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Law regulates science and technology, as well as the ethical ramifications of scientific study and contemporary technologies. This discipline of law, science, and technology aims to examine how law and science intersect. It has been characterised as “the discipline concerned with how our legal system must respond to the challenges caused by the effect of technology on society.”

In the modern era, legal experts and law schools highlight the overlap between law and technology and science and technology. Justice Stephen Breyer noted that scientific considerations increasingly pervade the law. Law, science, and technology interaction have seen unprecedented expansion including inclusion in syllabi, courses, journals, conferences, and the like. Aside from this, there has been increased recognition of the vital role of science and technology in legal fields.

Relationship between science, technology, and law

“Law and science have a complicated relationship.” Science is a systematic strategy for gathering, organising, and evaluating information about the universe. law, on the other hand, refers to the set of rules which have been established by the social institutions to govern behaviour and is enforced with punishments. Thus, with the expansion of scientific and technical developments, laws, and science became interconnected. Several laws are regulating the influence of science and technology on society. Additionally, in the internet age, the government has imposed rules and regulations on cybercrimes. The law is established to limit the positive, negative, and ethical effects of science and technology.

The court system aims to give remedies to anyone affected by negative scientific and technical breakthroughs, including disgruntled parties. On the flip side, science has provided contemporary technological tools like polygraph exams, the collecting of evidence, and electronic recordings which may be used in court. Science aids in judicial procedures by admitting evidence, autopsy findings, and the like. Research and law are mutually reliant because of breakthroughs in science and technology.

Effects of law on science and technology

Individuals who have been harmed by scientific malpractice attempt to seek court remedies, which has an impact on research and technology. Non-party subpoenas have been filed on scientists who are doing research that might be relevant to the litigation. Scientists are subjected to invasive searches as a result, and they are often required to divulge their research activities in court. The legislature also imposes additional legal obligations on scientists. For example, when a scientific project is funded by the government, it is essential to follow the necessary legal procedures to secure the scientists’ and the general public’s total safety. The Data Quality Act, adopted by the United States Congress in 2000, imposes a variety of substantive and procedural standards on scientific methods. These discoveries point to an increasing tendency of legal interference in science and technology.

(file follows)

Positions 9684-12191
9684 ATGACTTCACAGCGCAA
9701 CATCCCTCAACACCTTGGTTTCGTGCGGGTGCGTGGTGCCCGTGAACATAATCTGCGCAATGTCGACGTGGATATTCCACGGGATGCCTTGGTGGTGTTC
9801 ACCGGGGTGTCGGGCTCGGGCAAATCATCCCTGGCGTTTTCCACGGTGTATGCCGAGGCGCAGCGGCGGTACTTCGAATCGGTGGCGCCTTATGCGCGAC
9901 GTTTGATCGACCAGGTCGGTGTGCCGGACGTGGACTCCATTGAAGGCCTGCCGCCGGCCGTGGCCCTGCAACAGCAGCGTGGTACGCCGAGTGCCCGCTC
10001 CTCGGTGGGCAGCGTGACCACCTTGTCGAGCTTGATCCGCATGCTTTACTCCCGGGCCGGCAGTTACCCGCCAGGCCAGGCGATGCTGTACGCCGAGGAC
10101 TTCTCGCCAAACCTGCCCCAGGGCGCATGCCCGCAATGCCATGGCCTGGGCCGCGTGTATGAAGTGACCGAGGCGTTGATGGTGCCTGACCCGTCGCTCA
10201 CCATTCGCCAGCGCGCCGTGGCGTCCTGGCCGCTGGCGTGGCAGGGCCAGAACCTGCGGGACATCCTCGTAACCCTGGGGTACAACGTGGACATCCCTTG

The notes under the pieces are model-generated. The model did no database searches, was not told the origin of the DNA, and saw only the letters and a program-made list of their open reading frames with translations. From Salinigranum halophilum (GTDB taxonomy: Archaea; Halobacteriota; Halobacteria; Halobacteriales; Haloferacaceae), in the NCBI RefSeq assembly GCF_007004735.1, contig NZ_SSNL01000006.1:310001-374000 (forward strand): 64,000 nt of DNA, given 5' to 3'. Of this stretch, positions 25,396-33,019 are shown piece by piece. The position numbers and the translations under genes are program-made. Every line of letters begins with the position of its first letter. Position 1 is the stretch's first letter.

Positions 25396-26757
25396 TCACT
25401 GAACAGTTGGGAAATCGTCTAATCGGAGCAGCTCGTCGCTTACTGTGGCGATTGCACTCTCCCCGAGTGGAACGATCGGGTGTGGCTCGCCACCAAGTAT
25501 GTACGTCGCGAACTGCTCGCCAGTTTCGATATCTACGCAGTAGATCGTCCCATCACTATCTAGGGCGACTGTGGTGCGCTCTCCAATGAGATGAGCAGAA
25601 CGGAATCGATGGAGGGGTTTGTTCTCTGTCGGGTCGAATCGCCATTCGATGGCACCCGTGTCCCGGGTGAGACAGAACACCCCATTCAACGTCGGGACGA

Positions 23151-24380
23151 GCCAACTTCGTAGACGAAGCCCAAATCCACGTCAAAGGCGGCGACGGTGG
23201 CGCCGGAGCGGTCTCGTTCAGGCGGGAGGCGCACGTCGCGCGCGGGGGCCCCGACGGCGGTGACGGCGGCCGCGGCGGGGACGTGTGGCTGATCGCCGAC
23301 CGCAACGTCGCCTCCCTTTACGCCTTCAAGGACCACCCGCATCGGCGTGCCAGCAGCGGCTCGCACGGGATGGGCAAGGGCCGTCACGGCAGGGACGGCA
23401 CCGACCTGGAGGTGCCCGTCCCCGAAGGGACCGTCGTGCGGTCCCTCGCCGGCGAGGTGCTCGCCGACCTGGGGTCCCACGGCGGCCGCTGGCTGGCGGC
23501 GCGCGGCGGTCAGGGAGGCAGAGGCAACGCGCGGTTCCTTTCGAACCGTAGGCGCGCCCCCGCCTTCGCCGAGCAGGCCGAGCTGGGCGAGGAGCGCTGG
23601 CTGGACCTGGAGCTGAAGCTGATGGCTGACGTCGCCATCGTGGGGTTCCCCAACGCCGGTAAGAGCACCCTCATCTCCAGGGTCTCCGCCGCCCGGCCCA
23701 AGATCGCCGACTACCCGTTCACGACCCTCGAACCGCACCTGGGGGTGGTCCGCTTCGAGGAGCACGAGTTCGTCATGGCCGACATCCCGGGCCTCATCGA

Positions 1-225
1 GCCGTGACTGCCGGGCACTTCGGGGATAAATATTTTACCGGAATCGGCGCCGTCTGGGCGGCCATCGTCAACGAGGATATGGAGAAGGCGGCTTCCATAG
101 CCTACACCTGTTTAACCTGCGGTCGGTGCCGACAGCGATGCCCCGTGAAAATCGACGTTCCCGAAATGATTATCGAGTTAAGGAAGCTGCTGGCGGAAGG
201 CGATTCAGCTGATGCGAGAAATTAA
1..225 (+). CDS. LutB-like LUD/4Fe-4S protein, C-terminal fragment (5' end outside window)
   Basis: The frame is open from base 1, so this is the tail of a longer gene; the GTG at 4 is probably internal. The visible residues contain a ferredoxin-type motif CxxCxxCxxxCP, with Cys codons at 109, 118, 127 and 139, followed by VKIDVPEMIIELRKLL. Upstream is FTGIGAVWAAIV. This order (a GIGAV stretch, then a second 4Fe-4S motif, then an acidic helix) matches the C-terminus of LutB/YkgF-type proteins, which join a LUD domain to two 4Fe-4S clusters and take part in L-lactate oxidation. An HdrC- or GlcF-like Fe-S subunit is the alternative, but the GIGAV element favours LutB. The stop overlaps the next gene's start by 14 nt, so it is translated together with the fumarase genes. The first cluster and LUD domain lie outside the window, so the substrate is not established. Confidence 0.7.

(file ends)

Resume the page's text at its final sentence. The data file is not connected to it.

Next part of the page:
Controlling risks of modern scientific technologies

Through the legislative and the courts, the law is the primary social institution for regulating these dangers. Risk control entails a complex combination of scientific and legal factors. The role of law in controlling dangers posed by science and technology, and the use of science by law to evaluate the risk posed by new and current technologies, are discussed first. Different countries’ legislatures attempt to limit risk before it becomes a larger hazard to society. Most developed countries have extensive legislative or regulatory programmes in place to attempt to mitigate the hazards posed by technology such as industrial chemicals, pesticides, natural resource exploitation, pharmaceuticals, and so on. These laws foresee future damages and strive to mitigate them.

Law, in addition to significant legislation, aims to avoid hazards via litigation and responsibility. Individuals who have been damaged by technology may file tort or product liability lawsuits to recover damages, while science, on the other side, plays a key role in producing evidence in such instances. The court declared in the case of Daubert v. Merrell Dow Pharmaceuticals, Inc. that federal courts must exercise a gatekeeping job to ensure that scientific evidence is relevant and credible before it may be allowed. This decision has encouraged courts to be proactive and educated in screening potential scientific testimony, as well as scientific organisations to seek out and educate judges, as well as providing specialists to assist in science and technology-related procedures.